OfCom: Unsolicited Telesales Calls

Telephony scams: Your machine told them it was infected? Really?

Malwarebytes: Telephony Scams: Can You Help?

Eset: The Tech Support Scammer’s Revenge

Monday, 23 July 2012

Alert: Olympics 2012 malware

Criminals are very predictable;

1. Disaster occurs
2. Serve malware by exploiting [1]

1. News occurs
2. Serve malware by exploiting [1]

1. Someone dies
2. Serve malware by exploiting [1]

As usual, they're also predictable in how they do it;

1. Drive-by's
2. Exploits
3. Phishing
4. Social engineering

In this case, it's all about the Olympics (don't see why everyone is so fussed about it personally, never have), and right on schedule, the criminals have rallied to exploit it;

The Opening Ceremony of the 2012 Olympic Games is exactly 1 week away and Websense Security Labs researchers are already seeing data-stealing malware that aims to capitalize on the Games. Malware piggybacks on the buzz surrounding current, high profile events like the Olympics in order to steal personal data. Olympics-themed content armed with malware is introduced mainly through social engineering-based attacks. The cyber criminals behind the themed attacks know that they have a better chance of enticing potential victims by appearing current and relevant to a hot topic. That gets clicks, and the chance to spread their data-stealing creations further.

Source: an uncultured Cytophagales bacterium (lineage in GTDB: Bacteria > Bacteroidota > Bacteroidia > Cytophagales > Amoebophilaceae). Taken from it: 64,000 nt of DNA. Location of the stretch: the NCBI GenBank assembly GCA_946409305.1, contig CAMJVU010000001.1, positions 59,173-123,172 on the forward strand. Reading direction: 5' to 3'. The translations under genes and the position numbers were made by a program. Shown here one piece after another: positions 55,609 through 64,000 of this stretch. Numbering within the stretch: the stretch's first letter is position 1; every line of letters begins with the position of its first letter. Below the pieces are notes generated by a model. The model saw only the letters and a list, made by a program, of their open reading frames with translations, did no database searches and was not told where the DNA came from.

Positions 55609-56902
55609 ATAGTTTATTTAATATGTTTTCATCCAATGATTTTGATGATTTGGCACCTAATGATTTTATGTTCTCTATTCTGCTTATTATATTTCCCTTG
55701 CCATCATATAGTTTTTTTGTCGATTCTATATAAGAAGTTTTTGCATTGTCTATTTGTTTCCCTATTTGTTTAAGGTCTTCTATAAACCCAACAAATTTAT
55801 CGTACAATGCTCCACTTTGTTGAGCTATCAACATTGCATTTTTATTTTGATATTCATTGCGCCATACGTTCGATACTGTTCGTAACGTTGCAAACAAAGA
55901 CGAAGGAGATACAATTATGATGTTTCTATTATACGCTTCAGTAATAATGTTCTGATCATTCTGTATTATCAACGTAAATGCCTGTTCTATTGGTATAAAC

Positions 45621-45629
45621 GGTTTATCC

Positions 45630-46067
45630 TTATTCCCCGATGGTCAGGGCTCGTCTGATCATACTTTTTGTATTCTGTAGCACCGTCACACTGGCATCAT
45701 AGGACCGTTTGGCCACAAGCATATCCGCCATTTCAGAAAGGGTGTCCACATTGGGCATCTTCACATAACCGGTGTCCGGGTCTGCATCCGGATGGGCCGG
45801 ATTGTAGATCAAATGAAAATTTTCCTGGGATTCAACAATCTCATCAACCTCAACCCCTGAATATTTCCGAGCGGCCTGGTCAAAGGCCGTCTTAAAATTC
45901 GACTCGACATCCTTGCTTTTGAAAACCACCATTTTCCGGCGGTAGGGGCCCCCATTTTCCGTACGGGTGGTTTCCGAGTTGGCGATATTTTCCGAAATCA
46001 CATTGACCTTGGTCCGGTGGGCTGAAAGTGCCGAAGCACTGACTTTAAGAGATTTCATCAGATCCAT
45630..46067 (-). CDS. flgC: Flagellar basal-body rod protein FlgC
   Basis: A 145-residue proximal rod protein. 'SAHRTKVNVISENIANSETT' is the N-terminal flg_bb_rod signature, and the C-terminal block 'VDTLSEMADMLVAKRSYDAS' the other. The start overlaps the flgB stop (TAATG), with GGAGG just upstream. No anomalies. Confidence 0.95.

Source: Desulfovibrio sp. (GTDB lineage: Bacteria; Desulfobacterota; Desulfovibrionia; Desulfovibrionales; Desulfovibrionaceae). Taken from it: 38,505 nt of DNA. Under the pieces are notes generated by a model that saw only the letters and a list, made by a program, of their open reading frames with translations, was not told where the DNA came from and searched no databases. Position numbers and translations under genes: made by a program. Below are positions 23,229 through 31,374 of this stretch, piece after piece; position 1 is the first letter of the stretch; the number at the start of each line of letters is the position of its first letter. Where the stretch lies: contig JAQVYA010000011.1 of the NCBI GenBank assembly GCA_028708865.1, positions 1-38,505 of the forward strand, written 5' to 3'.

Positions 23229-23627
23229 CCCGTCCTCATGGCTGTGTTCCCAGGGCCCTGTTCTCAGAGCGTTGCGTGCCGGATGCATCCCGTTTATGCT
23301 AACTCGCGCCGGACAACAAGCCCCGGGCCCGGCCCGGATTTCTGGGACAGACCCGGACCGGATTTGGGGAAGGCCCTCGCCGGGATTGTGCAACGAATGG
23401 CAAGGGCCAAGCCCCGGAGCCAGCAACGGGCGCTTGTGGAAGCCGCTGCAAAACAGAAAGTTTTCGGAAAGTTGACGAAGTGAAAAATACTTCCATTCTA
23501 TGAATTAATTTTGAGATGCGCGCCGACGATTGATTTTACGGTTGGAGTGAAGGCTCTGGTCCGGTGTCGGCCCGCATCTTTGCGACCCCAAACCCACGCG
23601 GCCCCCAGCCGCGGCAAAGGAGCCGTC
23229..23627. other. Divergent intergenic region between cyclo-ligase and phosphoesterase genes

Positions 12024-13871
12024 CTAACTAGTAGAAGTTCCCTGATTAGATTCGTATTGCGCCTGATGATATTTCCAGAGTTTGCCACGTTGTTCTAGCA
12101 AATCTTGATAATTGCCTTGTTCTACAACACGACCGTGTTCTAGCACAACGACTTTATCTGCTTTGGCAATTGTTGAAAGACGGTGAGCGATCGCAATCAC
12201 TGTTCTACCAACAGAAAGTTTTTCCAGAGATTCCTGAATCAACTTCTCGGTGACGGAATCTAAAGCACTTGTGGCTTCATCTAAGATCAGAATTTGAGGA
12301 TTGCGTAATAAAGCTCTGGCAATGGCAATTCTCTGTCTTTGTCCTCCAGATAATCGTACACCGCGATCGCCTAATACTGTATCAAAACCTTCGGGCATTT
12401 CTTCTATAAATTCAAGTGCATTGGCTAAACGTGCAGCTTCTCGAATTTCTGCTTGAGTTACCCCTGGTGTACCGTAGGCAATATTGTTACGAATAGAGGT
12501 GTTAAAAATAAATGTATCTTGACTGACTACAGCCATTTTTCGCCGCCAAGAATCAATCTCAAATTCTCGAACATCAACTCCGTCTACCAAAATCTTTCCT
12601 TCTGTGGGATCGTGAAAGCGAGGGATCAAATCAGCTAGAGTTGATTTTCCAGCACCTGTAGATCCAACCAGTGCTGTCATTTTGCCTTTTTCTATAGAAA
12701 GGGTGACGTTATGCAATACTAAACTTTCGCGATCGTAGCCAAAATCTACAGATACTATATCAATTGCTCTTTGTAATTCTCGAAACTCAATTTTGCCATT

We have been following with interest an advisory released by the Polish Computing Emerging Response Team (CERT) which analyzed an interesting sample of data-stealing malware. This malware, once executed, has the ability to interact with social channels like Facebook, Skype, and Microsoft Live Messenger. This particular variant spreads malicious URLs through those channels and the victim's contact list. To be precise, it employs a socially engineered attack accompanied by a malicious URL that ultimately leads to a malware file that is part of a bot network. Since the sample analyzed has tried to take advantage of the buzz around the start of this year's Olympic Games, we decided it was timely to write this blog post.